Rim cracking of polyethylene acetabular liners and squeaking in ceramic components are two important potential failure modes of hip implants, but the loads and stresses that cause such failures are not well understood. Contact stresses in hip implants are analyzed under worst case load conditions to develop new wear testing methods to improve the pre-clinical evaluation of next-generation hip implants and their materials. Complicated full-scale hip implant simulator tests are expensive and take months to complete. A primary goal of this work is to find inexpensive surrogate specimen shapes and loading modes that can, in inexpensive lab tests taking only a few hours, produce the same wear patterns as seen in full-scale prototype testing. Continue reading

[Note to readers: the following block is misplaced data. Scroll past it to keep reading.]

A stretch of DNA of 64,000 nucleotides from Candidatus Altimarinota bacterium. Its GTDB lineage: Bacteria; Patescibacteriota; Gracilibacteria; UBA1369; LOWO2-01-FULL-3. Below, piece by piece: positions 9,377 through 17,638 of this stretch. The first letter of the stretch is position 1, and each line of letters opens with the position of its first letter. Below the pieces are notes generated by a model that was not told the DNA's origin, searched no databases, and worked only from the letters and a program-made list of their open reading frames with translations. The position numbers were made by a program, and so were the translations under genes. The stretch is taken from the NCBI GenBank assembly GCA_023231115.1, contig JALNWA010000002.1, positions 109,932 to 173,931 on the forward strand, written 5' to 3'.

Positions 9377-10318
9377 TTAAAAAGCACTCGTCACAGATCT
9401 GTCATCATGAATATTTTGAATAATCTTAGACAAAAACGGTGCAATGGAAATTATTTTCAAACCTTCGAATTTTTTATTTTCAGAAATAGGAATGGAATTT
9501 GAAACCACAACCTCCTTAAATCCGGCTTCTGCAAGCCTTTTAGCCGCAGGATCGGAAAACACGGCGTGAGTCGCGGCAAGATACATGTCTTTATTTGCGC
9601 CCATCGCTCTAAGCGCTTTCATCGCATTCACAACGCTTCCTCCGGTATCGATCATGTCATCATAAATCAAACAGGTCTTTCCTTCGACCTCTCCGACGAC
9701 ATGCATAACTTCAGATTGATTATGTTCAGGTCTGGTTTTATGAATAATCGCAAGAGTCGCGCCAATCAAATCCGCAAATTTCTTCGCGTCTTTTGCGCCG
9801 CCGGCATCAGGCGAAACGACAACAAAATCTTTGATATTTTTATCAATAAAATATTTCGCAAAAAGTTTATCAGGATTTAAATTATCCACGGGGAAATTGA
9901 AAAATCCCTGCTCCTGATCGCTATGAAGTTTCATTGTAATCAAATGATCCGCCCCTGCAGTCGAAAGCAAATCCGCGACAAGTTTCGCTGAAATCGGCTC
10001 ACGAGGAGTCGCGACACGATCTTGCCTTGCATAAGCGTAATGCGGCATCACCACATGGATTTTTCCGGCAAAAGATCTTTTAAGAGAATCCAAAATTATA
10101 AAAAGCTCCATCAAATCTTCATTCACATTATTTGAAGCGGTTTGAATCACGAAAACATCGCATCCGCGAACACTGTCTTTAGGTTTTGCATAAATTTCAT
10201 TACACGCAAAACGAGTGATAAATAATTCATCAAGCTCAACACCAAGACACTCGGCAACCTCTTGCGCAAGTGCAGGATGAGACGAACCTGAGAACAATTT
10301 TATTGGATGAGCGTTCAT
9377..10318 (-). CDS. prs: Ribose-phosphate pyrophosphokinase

MMS stands for “Method of Manufactured Solutions,” which is a rather sleazy sounding name for what is actually a respected and rigorous method of verifying that a finite element (or other) code is correctly solving the governing equations.
A simple introduction to MMS may be found on page 11 of The ASME guide for verification and validation in solid mechanics. The basic idea is to analytically determine forcing functions that would lead to a specific, presumably nontrivial, solution (of your choice) for the dependent variable of a differential equation. Then you would verify a numerical solver for that differential equation by running it using your analytically determined forcing function. The difference between the code’s prediction and your selected manufactured solution provides a quantitative measure of error.